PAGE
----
Are e-fuels as green as they seem?

16 December 2021


Critics of the internal-combustion engine (ICE) claim it is polluting, inefficient, and destined for the scrap heap. But what if these machines ran on more environmentally-friendly fuel? Advocates are hailing e-fuels as the answer, allowing ICE models to carry on into a new age of greener mobility.

But the environmental credentials of synthetic fuels have come under fire. Green group Transport and Environment (T&E) recently published some troubling test results. Laboratory tests commissioned by the organisation found e-fuels emitted just as much nitrogen oxides (NOx) as their fossil-fuel counterparts.

Understanding e-fuels

But how are e-fuels produced, and what makes them greener than standard diesel and petrol? According to the eFuel Alliance, water is broken down into its two elements, hydrogen and oxygen. CO2 taken from the air is then combined with the resulting hydrogen and converted into a liquid.

Following some refining, this then becomes a viable e-fuel. It can then be used as e-petrol, e-diesel, and even e-heating oil, effectively filling in for conventional fuels. These substitutes can even be blended with standard petrol or diesel at any desired ratio.

This process requires power in the form of electricity, which is why its production is known as a power-to-liquid process. For e-fuels to be considered environmentally neutral, they should utilise electricity generated from renewable sources and only emit as much CO2 as was used in production.

Are e-fuels green?

Testing of e-fuels has found that they emit as much NOx as standard E10 petrol, and much more carbon monoxide. E-fuels also produce twice the amount of ammonia. This can combine with other compounds to form particles, for which there is no safe level of pollution. While particle emissions were considerably reduced, more than two billion were still emitted for every kilometre driven.

Such green credentials of e-fuels have been called into question by T&E commissioned IFP Energies Nouvelles (IFPEN) which carried out a series of lab tests on different e-petrol blends, used in a Mercedes-Benz A-Class. Tests simulated real-world driving conditions according to WLTC and RDE measures. IFPEN did have to blend three e-fuels because no e-petrol was available for commercial purchase.

Source: T&E

‘No amount of spin can overcome the science of burning hydrocarbons. As long as fuel is combusted in engines, toxic air will persist in our cities,’ said Julia Poliscanova, senior director for vehicles and e-mobility at T&E. ‘Lawmakers who leave loopholes for e-fuels in vehicle emissions targets are condemning the public to decades more of avoidable air pollution.’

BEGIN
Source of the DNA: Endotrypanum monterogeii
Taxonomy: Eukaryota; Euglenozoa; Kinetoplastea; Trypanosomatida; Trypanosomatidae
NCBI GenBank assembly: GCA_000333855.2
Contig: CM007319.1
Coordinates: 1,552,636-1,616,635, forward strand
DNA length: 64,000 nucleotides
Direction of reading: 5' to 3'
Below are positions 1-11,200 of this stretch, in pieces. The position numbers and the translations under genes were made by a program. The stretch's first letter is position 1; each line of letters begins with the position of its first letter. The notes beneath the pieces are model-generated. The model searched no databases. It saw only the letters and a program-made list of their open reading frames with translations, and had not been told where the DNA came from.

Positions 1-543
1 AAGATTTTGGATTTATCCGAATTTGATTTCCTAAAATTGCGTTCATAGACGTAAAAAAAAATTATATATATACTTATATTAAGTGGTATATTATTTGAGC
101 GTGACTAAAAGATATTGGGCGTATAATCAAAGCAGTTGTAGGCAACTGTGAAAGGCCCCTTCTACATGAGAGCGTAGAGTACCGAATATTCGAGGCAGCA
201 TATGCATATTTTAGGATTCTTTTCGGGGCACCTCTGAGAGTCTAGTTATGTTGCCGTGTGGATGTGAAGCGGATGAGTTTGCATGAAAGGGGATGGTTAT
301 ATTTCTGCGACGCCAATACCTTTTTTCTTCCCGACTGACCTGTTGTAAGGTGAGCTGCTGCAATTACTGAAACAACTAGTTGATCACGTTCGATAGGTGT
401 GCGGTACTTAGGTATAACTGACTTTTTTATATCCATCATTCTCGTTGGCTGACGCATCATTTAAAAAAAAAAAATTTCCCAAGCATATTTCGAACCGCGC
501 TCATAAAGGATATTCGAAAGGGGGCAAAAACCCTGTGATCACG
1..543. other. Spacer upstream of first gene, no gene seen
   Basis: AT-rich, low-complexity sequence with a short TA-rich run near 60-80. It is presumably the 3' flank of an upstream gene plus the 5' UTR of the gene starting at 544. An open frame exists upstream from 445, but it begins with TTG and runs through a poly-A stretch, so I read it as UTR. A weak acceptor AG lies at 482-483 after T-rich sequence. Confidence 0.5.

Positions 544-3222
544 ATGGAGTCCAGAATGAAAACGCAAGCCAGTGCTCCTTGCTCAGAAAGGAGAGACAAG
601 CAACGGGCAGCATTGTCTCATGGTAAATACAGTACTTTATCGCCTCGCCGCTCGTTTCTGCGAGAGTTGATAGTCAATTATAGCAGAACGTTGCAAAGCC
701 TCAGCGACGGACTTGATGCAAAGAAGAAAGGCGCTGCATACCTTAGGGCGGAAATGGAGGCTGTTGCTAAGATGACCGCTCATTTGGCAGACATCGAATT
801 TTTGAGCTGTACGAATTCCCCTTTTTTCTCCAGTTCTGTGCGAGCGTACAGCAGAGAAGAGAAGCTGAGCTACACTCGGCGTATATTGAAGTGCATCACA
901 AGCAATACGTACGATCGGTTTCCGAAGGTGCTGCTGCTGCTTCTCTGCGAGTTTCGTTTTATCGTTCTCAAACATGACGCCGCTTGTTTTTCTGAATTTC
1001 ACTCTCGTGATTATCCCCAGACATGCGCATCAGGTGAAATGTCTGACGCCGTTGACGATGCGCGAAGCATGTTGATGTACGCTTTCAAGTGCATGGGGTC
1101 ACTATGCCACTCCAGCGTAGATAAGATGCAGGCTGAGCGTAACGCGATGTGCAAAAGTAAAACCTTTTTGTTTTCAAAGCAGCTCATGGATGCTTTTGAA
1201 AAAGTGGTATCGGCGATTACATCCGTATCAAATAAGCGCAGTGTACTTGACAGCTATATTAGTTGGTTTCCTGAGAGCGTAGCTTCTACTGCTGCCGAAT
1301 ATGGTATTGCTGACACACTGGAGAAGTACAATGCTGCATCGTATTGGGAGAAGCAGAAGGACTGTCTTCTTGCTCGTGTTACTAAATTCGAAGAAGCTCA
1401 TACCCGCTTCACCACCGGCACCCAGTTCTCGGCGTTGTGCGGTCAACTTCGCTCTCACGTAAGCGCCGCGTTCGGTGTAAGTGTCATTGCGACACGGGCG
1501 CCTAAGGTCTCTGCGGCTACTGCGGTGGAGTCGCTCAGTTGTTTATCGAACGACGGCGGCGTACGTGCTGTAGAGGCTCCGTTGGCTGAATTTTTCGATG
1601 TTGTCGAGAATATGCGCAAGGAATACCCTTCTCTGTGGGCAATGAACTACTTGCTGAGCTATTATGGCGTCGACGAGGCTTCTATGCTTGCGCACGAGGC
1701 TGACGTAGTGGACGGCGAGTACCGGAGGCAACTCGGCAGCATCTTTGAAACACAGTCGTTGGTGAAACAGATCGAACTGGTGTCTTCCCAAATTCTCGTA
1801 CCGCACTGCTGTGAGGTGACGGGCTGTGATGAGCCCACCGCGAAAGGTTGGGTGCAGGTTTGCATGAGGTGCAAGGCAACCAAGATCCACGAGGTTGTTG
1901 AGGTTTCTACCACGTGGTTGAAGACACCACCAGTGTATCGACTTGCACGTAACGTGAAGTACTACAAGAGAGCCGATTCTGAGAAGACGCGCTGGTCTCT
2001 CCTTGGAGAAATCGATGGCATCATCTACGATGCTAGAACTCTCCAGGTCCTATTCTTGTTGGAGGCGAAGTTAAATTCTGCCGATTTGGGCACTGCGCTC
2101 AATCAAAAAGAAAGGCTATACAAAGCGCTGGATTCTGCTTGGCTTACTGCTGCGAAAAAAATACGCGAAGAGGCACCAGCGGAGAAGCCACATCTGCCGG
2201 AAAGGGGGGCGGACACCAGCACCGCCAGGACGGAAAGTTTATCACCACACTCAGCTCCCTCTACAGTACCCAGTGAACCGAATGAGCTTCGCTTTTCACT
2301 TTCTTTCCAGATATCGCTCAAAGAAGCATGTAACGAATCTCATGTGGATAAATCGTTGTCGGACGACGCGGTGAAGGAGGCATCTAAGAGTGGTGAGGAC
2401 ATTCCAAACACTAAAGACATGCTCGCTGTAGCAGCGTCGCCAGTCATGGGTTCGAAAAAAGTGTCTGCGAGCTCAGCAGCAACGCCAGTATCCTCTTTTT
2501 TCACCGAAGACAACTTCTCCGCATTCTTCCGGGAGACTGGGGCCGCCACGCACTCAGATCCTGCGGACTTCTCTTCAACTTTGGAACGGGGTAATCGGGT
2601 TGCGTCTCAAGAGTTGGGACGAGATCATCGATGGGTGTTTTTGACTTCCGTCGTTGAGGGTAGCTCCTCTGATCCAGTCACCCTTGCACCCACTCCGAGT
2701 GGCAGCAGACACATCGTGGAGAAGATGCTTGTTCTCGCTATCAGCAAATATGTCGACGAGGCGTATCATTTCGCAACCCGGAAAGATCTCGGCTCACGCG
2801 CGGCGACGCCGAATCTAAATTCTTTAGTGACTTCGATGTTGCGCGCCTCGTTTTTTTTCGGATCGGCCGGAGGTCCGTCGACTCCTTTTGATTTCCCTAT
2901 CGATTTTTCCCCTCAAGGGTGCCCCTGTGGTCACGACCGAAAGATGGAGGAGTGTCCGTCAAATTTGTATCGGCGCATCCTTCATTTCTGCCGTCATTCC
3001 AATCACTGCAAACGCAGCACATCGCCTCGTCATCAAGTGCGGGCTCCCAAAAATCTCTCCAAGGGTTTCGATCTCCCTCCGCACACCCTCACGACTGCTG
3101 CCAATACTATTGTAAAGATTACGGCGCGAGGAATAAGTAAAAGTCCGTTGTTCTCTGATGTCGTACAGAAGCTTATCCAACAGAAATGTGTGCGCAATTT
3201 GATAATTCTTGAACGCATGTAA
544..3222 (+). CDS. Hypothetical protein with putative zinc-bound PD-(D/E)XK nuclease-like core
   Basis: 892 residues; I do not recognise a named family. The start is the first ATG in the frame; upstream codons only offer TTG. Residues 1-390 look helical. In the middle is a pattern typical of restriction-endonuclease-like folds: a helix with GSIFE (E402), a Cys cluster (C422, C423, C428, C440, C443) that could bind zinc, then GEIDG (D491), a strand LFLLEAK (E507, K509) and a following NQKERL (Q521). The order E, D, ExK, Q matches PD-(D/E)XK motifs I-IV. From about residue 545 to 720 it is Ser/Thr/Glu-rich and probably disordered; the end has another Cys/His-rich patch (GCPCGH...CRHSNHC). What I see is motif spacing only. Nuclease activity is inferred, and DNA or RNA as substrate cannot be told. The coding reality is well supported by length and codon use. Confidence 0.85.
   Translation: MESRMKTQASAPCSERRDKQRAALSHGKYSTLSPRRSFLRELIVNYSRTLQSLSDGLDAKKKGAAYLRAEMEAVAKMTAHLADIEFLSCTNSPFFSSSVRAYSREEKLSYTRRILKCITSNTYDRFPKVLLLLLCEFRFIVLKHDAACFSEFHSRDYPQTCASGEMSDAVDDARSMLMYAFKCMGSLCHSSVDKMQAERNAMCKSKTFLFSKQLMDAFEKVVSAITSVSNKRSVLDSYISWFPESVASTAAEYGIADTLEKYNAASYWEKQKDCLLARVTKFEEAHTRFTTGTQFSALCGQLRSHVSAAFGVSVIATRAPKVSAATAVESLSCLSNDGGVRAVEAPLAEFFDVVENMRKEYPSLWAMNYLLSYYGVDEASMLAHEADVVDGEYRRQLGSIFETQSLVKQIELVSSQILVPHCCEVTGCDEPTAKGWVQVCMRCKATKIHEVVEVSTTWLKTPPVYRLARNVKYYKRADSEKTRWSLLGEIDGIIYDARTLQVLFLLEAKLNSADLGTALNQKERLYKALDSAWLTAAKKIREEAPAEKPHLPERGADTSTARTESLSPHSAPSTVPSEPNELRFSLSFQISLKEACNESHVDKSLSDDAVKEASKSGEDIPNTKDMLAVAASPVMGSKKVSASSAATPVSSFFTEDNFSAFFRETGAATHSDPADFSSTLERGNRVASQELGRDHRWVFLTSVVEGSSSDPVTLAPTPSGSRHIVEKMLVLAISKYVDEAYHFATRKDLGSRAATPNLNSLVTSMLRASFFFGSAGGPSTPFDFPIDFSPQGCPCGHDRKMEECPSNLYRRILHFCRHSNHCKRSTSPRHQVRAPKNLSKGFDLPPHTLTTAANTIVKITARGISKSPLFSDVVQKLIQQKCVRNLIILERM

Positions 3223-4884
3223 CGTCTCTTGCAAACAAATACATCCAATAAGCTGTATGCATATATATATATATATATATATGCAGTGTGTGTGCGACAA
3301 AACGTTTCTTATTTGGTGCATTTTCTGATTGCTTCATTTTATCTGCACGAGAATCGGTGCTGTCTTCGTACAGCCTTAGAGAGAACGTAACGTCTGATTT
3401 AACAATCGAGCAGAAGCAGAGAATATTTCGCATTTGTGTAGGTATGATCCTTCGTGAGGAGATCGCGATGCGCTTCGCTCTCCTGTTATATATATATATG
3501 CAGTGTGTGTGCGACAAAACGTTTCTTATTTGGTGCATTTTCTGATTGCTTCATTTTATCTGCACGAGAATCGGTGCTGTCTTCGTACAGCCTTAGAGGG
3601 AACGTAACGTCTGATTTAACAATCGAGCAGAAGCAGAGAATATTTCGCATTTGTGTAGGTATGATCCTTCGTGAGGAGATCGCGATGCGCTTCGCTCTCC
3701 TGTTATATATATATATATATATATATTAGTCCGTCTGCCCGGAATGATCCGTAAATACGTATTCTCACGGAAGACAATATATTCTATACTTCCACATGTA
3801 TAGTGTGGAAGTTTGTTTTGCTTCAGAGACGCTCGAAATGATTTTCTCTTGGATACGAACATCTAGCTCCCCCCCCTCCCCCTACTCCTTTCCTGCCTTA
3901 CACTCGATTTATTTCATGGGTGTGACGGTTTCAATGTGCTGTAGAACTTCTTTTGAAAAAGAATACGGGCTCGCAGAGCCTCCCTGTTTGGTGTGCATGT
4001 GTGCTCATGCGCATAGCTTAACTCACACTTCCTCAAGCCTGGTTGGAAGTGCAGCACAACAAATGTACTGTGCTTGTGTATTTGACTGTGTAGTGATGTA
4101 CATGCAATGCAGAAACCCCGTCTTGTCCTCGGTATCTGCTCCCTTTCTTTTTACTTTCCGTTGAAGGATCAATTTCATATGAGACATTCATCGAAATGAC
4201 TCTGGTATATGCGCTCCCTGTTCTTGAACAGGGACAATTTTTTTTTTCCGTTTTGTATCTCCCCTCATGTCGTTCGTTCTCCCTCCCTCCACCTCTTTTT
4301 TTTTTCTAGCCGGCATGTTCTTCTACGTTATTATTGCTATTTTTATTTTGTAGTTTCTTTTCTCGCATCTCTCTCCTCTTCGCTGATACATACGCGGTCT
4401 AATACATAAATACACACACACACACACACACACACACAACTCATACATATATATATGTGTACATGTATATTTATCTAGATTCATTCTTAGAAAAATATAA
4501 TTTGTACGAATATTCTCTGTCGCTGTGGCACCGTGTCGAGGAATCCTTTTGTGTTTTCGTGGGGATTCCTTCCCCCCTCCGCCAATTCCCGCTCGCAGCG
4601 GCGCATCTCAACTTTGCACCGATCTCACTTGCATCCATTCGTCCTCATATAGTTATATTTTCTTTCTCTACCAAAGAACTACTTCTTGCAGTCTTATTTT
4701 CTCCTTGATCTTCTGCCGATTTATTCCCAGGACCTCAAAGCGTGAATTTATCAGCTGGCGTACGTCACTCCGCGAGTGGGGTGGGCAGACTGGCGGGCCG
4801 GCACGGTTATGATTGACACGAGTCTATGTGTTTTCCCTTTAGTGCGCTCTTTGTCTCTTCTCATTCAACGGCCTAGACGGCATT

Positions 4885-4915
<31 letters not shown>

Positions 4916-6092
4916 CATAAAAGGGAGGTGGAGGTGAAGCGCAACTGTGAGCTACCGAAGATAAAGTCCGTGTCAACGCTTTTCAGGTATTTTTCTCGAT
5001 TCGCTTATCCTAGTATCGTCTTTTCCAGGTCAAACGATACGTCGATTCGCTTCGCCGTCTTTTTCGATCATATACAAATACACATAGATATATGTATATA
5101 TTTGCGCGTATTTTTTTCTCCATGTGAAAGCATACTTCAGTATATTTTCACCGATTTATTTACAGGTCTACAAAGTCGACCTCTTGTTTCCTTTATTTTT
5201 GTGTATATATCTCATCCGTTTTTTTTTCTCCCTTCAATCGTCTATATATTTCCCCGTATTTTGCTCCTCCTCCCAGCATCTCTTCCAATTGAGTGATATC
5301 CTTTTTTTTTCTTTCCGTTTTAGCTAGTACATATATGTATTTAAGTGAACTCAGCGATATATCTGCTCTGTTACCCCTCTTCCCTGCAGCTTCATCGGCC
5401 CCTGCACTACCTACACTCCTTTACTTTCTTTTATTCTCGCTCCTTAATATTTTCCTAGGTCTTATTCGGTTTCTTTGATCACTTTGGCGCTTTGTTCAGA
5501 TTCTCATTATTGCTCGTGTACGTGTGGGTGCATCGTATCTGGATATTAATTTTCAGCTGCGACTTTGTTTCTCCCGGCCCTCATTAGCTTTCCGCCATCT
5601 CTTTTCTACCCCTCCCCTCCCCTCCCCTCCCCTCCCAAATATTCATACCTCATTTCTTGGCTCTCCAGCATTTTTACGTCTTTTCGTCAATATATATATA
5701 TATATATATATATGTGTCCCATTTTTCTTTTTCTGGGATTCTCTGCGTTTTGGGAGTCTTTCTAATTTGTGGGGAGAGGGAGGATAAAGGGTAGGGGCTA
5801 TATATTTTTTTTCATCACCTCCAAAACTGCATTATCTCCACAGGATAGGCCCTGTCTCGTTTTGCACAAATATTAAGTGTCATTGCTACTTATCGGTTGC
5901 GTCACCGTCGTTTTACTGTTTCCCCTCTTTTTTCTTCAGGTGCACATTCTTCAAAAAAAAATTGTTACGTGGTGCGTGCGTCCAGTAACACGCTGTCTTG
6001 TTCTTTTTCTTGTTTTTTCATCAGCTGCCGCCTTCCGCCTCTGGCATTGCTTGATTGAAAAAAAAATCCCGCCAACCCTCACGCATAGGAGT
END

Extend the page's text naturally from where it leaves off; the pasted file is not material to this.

Costly and scarce

T&E also stated proposals for e-fuel loopholes in EU car CO2 targets will increase costs for drivers. The green group calculated that running a car on synthetic fuel over five years could cost a driver €10,000 more than running a battery-electric vehicle (BEV). High costs will also make running second-hand cars around €10,000 more expensive over the same period.

Additionally, the group points out no synthetic petrol is currently available to buy. But even producing e-fuels could be a step backwards in terms of efficiency. In fact, supplying just 10% of new cars with e-fuels instead of electrifying them will require 23% more renewable-electricity generation in Europe. However, T&E did not dismiss synthetic fuels entirely. It pointed out that synthetic fuels could be used for aviation, as planes still rely on fossil fuels. 

‘E-fuels have lost the race to clean up cars, but in truth it was never even close. Battery-electric vehicles offer drivers the cleanest, most efficient and affordable way to decarbonise, while synthetic fuels are best suited to planes where electrification is not an option. The credibility of Europe’s clean-car policy is on the line and any diversion into e-fuels is a new lease of life for old polluting engines,’ Poliscanova added.

Mazda’s mindset

Mazda is already focused on producing efficient engines and wants all of its vehicles to use batteries by 2030. But in February, it became the first automotive manufacturer to join the eFuel Alliance. The carmaker pointed out the importance of reducing emissions as much as possible, not ignoring any potential routes to greener mobility.  

When approached by Autovista24 about the results of T&E’s study, Mazda reconfirmed its commitment to e-fuels. ‘We will not comment on the report except to say that we continue to believe in genuine e-fuels as a way to reduce CO2 emissions and facilitate the transition to clean mobility,’ a Mazda spokesperson explained.

‘E-fuels, produced from renewable-energy sources, provide significant life-cycle CO2-emission reduction and CO2-neutral operation for both existing and new electric-vehicles and, while electrification is an effective solution for reducing emissions in urban areas and for smaller vehicles, renewable fuels provide benefits for many transport modes, especially for longer-distance travel and larger cars,’ the carmaker added. ‘Renewable fuels are fully compatible and can be blended with existing fuels. They also share the same infrastructure and can therefore make use of a dense network of existing fuel stations.’

While the sale of new ICE-powered models is set to end in Europe by 2035, that does not mean petrol and diesel vehicles will entirely disappear from roads. The Mazda spokesperson pointed out that renewable fuels can help improve the performance of these cars, helping accelerate the decarbonisation of transport.